ACMA Rules Kyle Sandilands’ Monkeypox Comments Breached Decency Rules And Were Offensive To Gay Men

ACMA Rules Kyle Sandilands’ Monkeypox Comments Breached Decency Rules And Were Offensive To Gay Men

The communications watchdog, the ACMA, has ruled that comments made during a broadcast of KIIS’ Kyle & Jackie O program last year breached decency rules.

Today, the Australian Communications and Media Authority (ACMA) ruled that the comments made by Sandilands on a segment of the show were offensive to gay men and not in line with the Commercial Radio Code of Practice.

“The ACMA found that the overall sentiment of the segment stereotyped gay men as irresponsible in regard to their sexual health, this made them the prime carriers of a virus that presented a danger to the community and, as a result, they were not deserving of sympathy or compassion,” the authority said.

In a conversation broadcast on the 23 August lat year, Sandilands described the virus as “the big gay disease”, saying “it’s only the gays getting it”.

He also asked a gay listener who called into the show if he was fearful of getting the disease.

It is not the first time Sandilands’ has had a run-in with the ACMA.  In March the ACMA  released a report stating that KIIS1065 twice breached the commercial radio code’s “decency provision” by airing remarks  Sandilands made about the Paralympics.

As reported by The Australian, the first breach occurred on September 1, 2021, when Sandilands said: “Have you been watching the Special Olympics? It’s horrific some of the things. Some poor bloke ran for the high jump and then veered right ‘cause he was blind and landed on his arse on the ground”.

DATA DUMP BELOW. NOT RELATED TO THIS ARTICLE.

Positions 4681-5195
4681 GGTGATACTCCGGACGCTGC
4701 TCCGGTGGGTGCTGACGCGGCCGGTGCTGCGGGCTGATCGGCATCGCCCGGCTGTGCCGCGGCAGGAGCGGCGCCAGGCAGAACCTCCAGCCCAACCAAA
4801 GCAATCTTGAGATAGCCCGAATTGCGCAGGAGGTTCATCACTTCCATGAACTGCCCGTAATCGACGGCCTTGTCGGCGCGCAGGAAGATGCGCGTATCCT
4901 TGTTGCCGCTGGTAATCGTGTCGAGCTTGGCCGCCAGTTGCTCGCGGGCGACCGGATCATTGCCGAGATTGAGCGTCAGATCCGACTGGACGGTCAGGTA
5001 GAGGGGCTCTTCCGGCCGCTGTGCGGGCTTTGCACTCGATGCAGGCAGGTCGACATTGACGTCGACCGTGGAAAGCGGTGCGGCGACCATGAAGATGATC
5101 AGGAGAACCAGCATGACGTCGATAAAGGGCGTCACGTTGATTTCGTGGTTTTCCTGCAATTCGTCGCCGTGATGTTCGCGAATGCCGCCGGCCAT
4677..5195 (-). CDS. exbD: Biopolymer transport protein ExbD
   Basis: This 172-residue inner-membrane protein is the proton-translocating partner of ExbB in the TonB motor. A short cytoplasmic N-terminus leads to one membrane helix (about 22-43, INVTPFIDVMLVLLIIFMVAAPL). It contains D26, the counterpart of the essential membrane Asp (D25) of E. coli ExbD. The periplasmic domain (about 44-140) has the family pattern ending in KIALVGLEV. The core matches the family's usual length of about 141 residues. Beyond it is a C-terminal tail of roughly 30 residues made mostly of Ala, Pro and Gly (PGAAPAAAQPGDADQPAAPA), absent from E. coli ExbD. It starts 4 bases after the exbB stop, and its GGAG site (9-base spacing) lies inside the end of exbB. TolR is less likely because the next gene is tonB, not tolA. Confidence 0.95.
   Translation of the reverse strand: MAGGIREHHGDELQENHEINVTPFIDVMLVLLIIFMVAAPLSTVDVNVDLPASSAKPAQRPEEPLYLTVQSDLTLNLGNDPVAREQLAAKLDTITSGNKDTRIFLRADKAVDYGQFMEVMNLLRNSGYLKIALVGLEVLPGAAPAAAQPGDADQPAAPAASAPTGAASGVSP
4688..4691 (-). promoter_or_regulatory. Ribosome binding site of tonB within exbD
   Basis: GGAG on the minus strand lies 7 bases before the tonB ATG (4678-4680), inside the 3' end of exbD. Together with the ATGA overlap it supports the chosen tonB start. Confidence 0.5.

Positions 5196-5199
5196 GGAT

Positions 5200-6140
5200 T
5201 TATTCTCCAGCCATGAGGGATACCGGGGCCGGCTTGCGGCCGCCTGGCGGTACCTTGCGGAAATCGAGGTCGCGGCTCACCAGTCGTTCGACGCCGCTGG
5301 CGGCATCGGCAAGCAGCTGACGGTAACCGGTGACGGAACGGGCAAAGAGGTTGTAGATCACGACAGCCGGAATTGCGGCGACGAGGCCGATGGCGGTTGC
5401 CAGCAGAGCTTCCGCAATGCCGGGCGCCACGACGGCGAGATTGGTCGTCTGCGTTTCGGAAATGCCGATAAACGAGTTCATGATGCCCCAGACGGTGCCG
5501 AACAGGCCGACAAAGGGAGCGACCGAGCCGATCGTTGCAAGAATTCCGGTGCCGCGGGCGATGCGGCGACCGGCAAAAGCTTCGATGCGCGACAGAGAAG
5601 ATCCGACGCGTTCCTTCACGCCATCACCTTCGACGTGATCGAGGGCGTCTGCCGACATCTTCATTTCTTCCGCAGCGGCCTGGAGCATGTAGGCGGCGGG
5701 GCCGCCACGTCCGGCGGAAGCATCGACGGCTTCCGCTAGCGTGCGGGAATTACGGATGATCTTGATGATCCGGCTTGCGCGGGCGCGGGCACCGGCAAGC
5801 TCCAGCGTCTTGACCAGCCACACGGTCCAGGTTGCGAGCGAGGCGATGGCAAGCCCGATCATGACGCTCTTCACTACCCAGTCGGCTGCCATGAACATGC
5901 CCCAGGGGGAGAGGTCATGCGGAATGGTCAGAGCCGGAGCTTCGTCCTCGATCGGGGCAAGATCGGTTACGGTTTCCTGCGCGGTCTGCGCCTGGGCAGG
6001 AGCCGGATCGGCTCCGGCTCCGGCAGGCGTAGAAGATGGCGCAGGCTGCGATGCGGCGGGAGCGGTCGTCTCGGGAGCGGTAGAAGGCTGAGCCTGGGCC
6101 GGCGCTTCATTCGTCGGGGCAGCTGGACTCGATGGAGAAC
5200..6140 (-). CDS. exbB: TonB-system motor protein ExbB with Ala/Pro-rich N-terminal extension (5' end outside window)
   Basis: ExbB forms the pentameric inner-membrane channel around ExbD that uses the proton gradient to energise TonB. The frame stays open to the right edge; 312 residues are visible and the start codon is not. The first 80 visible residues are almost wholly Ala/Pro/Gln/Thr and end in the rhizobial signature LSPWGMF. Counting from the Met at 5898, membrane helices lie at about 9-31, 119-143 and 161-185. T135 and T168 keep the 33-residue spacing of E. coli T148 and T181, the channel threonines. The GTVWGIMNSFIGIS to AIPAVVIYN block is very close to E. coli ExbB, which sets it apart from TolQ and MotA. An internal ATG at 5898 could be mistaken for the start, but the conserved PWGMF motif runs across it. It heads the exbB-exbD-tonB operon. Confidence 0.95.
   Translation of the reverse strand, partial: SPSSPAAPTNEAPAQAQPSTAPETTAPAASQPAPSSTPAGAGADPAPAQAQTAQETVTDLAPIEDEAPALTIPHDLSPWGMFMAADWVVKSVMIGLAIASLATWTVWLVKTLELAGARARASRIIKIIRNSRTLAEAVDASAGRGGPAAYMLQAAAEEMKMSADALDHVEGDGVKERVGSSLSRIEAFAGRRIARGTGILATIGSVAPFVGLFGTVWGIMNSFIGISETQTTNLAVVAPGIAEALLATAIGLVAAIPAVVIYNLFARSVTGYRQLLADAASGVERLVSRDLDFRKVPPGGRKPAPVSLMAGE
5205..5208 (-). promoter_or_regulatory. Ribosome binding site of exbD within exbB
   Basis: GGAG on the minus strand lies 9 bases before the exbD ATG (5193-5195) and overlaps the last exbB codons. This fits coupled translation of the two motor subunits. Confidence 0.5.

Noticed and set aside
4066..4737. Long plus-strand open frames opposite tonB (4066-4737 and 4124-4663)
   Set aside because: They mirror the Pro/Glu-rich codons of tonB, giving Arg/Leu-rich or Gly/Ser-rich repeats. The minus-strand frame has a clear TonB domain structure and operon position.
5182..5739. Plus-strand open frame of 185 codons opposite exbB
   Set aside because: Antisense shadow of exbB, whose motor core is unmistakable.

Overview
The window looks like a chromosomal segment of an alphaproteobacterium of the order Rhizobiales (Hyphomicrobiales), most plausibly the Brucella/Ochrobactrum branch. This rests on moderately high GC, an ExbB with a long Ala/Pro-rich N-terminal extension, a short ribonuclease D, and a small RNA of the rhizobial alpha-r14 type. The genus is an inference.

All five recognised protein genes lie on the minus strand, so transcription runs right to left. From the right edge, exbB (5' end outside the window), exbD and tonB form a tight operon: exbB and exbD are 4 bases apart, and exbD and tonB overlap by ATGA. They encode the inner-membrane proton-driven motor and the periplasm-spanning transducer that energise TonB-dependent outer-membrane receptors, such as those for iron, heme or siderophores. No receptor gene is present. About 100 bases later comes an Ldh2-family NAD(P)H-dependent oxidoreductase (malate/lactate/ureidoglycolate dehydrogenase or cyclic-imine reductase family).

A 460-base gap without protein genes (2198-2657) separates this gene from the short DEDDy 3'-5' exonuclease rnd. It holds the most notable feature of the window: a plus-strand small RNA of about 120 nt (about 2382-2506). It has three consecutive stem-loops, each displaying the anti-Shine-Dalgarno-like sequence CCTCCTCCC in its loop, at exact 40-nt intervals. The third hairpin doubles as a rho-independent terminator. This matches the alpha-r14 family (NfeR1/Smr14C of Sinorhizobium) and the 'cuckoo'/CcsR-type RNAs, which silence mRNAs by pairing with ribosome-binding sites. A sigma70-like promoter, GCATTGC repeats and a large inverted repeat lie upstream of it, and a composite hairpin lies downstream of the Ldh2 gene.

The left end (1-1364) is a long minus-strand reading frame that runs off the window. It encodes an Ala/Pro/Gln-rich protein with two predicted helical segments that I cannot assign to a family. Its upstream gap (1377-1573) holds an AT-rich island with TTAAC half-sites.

“Then, when they were playing soccer, the blind people, I was, I was thinking are you joking, they’re throwing themselves on the ground like sausages to block the ball.”

“And I think good on you, I love the spirit of the contest … but I feel … Jesus Christ … that’s a big effort.”

In its report, ACMA said: “While Mr Sandilands and Ms Henderson expressed some admiration for the ‘spirit of the contest’, it would have been clear to the audience that the Paralympians in question were being mocked by Mr Sandilands, and that they were mocked for the techniques used to participate and compete in their particular sport.

“The ACMA considers a regular listener of the program, while tolerant of irreverent presentation styles, would still be able to identify what was generally ‘acceptable’ content, and who was likely considered a ‘fair target’ for humour or mocking in contemporary Australia.”




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ACMA Kyle and Jackie O

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